Pronormality is not finite-upper join-closed
This article gives the statement, and possibly proof, of a subgroup property (i.e., pronormal subgroup) not satisfying a subgroup metaproperty (i.e., finite-upper join-closed subgroup property).This also implies that it does not satisfy the subgroup metaproperty/metaproperties: Upper join-closed subgroup property (?), .
View all subgroup metaproperty dissatisfactions | View all subgroup metaproperty satisfactions|Get help on looking up metaproperty (dis)satisfactions for subgroup properties
Get more facts about pronormal subgroup|Get more facts about finite-upper join-closed subgroup propertyGet more facts about upper join-closed subgroup property|
We can have a subgroup such that is a pronormal subgroup in two intermediate subgroups and , but is not pronormal in the join .
Related facts about pronormality
- Pronormality satisfies intermediate subgroup condition: If and is pronormal in , then is also pronormal in .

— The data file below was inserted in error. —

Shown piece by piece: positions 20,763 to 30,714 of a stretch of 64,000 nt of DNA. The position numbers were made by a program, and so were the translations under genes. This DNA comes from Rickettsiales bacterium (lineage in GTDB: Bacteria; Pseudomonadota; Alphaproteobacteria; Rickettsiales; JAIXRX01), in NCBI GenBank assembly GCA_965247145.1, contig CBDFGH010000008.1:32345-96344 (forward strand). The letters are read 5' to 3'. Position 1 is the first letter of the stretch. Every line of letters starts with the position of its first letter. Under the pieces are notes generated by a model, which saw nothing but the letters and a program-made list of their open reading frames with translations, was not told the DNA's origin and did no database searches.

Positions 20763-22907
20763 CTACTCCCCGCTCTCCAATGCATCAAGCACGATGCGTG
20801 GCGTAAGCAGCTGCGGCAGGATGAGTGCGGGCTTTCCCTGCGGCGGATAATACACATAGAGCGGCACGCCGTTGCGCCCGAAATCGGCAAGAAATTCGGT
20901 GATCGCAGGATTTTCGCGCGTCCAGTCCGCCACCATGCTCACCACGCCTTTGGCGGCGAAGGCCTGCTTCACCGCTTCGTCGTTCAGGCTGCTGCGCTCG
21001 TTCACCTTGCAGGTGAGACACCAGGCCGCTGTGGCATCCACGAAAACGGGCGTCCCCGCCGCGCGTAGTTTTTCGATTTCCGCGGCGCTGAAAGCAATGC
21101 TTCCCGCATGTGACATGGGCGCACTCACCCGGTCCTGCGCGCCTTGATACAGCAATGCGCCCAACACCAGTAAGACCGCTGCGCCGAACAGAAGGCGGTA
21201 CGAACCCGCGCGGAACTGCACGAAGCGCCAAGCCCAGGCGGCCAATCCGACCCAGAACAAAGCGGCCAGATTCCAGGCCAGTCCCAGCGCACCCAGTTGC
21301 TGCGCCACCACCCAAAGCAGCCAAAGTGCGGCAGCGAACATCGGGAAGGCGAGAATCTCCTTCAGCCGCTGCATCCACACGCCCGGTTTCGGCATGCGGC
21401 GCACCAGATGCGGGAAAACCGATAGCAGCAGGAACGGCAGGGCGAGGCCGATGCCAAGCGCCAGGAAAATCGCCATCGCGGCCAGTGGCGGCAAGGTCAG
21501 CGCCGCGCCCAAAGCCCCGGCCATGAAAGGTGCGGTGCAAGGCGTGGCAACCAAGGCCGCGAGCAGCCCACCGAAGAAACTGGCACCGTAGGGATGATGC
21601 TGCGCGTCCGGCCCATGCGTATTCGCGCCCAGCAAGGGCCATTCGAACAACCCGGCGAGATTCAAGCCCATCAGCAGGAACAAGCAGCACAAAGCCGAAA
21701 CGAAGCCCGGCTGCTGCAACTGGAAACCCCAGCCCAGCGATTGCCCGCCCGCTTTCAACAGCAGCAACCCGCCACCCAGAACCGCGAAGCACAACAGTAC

Related facts about upper join-closedness
- 2-subnormality is not upper join-closed
- Subnormality is not upper join-closed
- Normality is upper join-closed
- Characteristicity is not upper join-closed
Let be the symmetric group on the set , be the subgroup comprising permutations on , be the subgroup comprising permutations on , and be the two-element subgroup generated by . Observe that:
- is a pronormal subgroup in both and . In fact, it is a maximal subgroup in both, and maximal implies pronormal.
- is not pronormal in . That's because the subgroup generated by is a conjugate of , and these two subgroups are not conjugate in the subgroup they generate.